Why carbon savings don't always match the forecasts
People who shop on the web or work from home could be increasing carbon emissions rather than helping to reduce them, according to a new report from the Institution of Engineering and Technology (IET).
Unless online shoppers order more than 25 items, the impact on the environment is worse than traditional shopping, the study finds, while working from home increases home energy use by as much as 30 per cent, and can lead to people moving further from the workplace, stretching urban sprawl and increasing pollution.
The report's authors look at the 'rebound' effects, the unintended consequences of implementing new technologies and policies that mean real energy savings don't match up to the forecasts.
Some studies estimate that energy saved as a result of working from home may be as low as one per cent when rebound effects are taken into account.
Environmental savings can be achieved if online shopping replaces 3.5 trips to the shops, or if 25 orders are delivered at the same time, or if the distance travelled to where the purchase is made is more than 50km. Shopping online does not offer net environmental benefits unless these criteria are met.
The size of the rebound effect needs to be considered when making policy decisions. "If the rebound effect is large from a technology, then interventions such as pricing strategies become more effective compared to technology standards," the authors say.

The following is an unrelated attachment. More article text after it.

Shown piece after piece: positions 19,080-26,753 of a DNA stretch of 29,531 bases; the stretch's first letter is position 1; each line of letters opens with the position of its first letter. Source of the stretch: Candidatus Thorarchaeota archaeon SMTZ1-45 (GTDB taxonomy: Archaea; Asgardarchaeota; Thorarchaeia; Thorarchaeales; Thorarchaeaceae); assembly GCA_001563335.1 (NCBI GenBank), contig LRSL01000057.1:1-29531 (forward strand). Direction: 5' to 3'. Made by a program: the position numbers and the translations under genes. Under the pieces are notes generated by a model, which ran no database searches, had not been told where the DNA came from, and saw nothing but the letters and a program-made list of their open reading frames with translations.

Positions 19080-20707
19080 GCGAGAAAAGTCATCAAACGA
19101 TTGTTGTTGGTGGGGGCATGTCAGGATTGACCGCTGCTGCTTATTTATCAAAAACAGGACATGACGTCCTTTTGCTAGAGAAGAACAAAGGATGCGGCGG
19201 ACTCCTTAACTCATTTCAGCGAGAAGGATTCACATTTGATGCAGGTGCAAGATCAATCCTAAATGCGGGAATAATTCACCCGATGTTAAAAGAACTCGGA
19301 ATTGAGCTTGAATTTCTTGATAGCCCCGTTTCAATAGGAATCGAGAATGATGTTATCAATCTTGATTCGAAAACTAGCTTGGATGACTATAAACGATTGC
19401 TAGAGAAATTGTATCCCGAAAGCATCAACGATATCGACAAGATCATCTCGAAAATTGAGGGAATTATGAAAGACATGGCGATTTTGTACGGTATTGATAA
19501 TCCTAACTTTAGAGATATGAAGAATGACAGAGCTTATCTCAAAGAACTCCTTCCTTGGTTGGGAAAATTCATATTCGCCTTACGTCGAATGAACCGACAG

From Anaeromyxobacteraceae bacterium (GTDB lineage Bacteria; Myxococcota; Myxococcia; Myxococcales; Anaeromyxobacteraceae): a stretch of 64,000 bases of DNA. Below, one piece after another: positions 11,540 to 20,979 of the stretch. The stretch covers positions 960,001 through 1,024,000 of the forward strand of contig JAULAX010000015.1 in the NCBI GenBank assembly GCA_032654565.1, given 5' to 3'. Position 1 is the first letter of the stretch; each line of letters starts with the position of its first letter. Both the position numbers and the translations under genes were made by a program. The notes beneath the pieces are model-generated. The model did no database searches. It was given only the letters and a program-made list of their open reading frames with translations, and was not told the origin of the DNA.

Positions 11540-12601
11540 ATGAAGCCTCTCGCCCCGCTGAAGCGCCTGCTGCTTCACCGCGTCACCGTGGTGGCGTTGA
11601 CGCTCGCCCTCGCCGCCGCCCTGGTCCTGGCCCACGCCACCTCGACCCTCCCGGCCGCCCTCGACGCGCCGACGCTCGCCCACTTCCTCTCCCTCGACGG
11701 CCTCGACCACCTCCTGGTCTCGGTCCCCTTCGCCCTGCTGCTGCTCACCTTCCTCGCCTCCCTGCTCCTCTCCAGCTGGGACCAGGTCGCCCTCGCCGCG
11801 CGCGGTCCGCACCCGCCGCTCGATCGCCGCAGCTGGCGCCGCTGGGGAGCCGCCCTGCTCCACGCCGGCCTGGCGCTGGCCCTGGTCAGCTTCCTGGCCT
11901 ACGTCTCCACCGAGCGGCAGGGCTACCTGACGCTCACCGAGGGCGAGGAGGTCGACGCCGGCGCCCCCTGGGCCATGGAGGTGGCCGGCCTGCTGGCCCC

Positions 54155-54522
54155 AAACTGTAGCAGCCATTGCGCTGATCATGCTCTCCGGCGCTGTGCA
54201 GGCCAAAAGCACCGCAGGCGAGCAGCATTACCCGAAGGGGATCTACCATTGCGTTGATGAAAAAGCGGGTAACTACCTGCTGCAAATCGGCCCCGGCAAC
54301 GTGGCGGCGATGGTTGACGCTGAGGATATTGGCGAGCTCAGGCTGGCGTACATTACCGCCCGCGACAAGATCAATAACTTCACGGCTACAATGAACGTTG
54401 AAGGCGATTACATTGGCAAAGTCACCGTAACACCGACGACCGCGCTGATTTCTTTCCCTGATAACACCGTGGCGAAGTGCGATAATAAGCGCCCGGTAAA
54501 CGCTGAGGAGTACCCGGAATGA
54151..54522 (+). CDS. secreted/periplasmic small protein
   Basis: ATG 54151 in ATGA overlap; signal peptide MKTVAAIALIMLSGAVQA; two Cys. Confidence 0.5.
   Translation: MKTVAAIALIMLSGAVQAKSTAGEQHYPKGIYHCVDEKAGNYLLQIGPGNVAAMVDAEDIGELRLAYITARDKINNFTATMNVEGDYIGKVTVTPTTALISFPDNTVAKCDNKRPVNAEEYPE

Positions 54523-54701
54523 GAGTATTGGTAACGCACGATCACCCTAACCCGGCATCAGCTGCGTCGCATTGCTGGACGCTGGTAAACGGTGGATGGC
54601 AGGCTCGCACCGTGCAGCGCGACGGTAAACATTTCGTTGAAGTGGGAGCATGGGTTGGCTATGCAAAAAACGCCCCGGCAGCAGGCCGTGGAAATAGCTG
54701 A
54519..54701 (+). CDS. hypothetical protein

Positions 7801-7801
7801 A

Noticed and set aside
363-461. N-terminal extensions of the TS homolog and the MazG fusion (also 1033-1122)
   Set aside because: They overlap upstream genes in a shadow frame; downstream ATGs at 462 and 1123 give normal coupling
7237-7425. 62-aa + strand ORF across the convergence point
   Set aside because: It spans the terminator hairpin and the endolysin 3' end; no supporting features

Professor Phil Blythe, chair of the IET Transport Policy Panel, which produced the report, said: "We hear a lot about the environmental benefits achieved as a result of working from home. However, on closer inspection it does appear that any environmental benefits are negated.
"Our report highlights two important messages for policy makers. Firstly, climate change is a real threat to our planet, so we must not get overwhelmed by the task and use rebound effects as an excuse not to act.
"Secondly, policy makers must do their homework to ensure that rebound effects do not negate the positive benefits of their policy initiatives and simply move carbon emissions from one sector to another."
'Rebound: Unintended consequences from transport policies and technology innovations' can be downloaded from the IET website.